Systems integrator IECISA (Informatica El Corte Ingles) is showcasing its biometric passenger journey technology at this year’s expo. It consists of biometrics software for automated gates and the ‘PassFly’ app to allow passengers to record their biometric data before they arrive at the airport.
Both work together to allow passengers to ‘keep walking’. In other words, they can walk through the airport without ever needing to stop to scan passes or be manually identified.
The gates are dubbed ‘ABC’ and feature the company’s digital dynamic access control. This means that they are fitted with smart cameras that can identify a passenger while they are walking through the gate – without them needing to stop. Rather than matching the pre-recorded facial scan with a static image, the technology compares multiple video frames to get an accurate match.
The gates at the airport work together with a mobile application that passengers can download at home. The PassFly app can scan travellers’ passports and biometric data (facial scans) to allow them to use just their face as their ID and boarding pass.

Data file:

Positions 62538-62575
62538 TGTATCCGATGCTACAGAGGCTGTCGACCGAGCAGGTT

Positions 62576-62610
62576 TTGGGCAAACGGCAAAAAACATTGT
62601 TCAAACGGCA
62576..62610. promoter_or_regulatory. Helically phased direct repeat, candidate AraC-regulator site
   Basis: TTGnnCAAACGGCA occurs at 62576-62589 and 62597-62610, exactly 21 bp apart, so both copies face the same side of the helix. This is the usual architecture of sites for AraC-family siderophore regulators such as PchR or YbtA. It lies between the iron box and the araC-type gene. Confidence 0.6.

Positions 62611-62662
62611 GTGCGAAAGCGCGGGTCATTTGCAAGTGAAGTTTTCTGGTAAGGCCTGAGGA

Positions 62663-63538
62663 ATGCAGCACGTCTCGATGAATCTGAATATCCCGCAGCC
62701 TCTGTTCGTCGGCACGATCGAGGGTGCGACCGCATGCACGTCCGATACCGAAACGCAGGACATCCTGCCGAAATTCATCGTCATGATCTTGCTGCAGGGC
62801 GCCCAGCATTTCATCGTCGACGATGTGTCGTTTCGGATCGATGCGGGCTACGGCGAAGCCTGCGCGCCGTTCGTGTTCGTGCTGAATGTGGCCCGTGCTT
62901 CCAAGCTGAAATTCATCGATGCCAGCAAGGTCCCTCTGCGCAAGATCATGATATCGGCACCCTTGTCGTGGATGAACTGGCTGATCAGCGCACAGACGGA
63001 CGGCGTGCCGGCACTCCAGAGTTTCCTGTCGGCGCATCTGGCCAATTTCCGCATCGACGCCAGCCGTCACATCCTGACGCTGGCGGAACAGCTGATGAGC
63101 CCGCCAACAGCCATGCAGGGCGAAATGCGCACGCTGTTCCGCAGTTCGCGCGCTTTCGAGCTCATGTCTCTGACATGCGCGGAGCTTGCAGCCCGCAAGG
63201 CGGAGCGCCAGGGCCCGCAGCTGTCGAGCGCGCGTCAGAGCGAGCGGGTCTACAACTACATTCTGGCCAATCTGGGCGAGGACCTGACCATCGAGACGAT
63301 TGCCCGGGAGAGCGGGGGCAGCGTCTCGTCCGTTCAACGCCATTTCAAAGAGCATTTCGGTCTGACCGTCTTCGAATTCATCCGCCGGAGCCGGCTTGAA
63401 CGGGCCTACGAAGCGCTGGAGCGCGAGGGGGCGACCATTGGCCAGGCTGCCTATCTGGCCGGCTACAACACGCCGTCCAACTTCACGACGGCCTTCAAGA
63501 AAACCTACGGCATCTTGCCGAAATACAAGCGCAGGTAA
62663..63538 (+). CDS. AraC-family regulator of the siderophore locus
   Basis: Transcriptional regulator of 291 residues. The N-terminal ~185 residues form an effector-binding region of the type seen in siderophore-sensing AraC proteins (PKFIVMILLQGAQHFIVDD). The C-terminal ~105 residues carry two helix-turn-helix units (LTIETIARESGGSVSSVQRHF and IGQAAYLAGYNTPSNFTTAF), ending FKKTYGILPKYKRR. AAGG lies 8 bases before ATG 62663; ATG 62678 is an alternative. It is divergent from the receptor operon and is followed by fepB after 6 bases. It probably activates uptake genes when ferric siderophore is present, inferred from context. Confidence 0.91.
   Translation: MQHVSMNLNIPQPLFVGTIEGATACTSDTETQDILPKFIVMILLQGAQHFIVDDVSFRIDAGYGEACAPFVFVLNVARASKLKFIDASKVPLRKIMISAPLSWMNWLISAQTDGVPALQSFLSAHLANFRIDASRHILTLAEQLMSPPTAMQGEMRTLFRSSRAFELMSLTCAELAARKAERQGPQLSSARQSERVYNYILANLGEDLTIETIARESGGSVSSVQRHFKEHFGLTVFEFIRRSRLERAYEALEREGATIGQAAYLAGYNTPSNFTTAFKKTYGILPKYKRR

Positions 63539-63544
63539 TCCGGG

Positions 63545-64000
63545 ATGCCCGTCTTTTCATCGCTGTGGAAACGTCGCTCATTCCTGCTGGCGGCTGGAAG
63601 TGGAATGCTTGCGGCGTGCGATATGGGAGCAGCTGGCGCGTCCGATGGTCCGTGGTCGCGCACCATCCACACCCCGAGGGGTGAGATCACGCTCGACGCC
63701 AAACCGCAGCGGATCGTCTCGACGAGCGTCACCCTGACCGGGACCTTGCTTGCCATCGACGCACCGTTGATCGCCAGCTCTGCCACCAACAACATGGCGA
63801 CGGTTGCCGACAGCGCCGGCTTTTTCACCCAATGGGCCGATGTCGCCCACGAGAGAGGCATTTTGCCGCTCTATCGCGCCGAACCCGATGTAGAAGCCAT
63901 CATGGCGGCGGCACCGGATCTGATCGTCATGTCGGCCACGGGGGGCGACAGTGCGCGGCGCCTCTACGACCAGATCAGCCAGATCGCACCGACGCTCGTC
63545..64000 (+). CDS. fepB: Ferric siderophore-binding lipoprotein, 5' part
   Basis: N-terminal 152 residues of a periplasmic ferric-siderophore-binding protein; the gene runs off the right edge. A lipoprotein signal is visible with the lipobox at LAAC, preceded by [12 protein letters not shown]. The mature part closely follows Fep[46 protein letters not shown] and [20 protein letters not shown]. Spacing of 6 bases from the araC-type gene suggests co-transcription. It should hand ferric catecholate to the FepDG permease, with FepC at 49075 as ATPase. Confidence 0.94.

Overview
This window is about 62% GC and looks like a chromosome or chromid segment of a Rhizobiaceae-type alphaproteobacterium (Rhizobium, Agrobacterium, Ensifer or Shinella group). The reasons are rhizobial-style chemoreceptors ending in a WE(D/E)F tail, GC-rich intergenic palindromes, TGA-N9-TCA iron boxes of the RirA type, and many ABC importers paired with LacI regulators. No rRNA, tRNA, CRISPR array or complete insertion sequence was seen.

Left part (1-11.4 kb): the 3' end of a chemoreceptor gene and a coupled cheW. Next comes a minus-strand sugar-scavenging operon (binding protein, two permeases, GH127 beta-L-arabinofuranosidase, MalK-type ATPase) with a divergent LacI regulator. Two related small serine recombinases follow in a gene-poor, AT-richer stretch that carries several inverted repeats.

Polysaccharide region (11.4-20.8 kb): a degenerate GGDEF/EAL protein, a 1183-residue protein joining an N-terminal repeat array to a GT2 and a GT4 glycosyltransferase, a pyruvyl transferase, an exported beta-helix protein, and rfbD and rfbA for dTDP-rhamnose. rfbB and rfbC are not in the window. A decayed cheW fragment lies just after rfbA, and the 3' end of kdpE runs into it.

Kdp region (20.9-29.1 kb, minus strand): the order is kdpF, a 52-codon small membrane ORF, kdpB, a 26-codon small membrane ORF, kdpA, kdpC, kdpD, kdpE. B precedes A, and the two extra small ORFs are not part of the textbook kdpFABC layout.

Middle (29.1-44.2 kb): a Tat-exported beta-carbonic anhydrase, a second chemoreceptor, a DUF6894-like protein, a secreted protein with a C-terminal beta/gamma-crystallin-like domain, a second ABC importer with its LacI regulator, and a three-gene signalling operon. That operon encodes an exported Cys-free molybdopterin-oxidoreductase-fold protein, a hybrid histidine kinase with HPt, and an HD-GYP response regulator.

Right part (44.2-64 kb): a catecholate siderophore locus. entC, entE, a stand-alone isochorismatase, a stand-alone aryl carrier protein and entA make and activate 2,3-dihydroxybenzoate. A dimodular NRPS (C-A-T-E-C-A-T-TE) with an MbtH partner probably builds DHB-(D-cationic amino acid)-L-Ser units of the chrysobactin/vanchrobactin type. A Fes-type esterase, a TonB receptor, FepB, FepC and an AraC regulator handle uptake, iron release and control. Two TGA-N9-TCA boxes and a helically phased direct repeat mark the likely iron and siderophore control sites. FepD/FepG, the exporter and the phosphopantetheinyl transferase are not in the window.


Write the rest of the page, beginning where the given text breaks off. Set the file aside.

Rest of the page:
IECISA’s engineering and analytics consultant Rafael Álvarez said at the show, “We cross-check the check-in information with an external database and a blacklist that includes information such as stolen passports. All this is performed when the check-in is done at home. An important feature is that the information never stays stored on the mobile device used for the remote check-in. Instead, all the information is streamed to a data centre for safety. This information is anonymised and encrypted. The photo is not linked to a name, but to a boarding pass and it is encrypted. That is the only way technology like this can comply with GDPR regulations.”
“What we want is that the passenger can keep walking, that they don’t have to stop and look for their boarding pass or stop to get verified. In 80% of the cases, this works.” If this does fail, passengers are asked to stop to allow the system more time to match the passenger with the saved data. As a last resort, a physical ID and boarding pass can still be scanned.
Although the move into airport verification is new for IECISA, Álvarez explained that the technology is well proven: “We are biometrics experts. We do biometric registrations for databases and for a host of civil institutions. Our technology is used by several governments, so we understand the biometrics issues, the problems of GDPR, and we are an integrator, so we know how to solve clients’ problems”.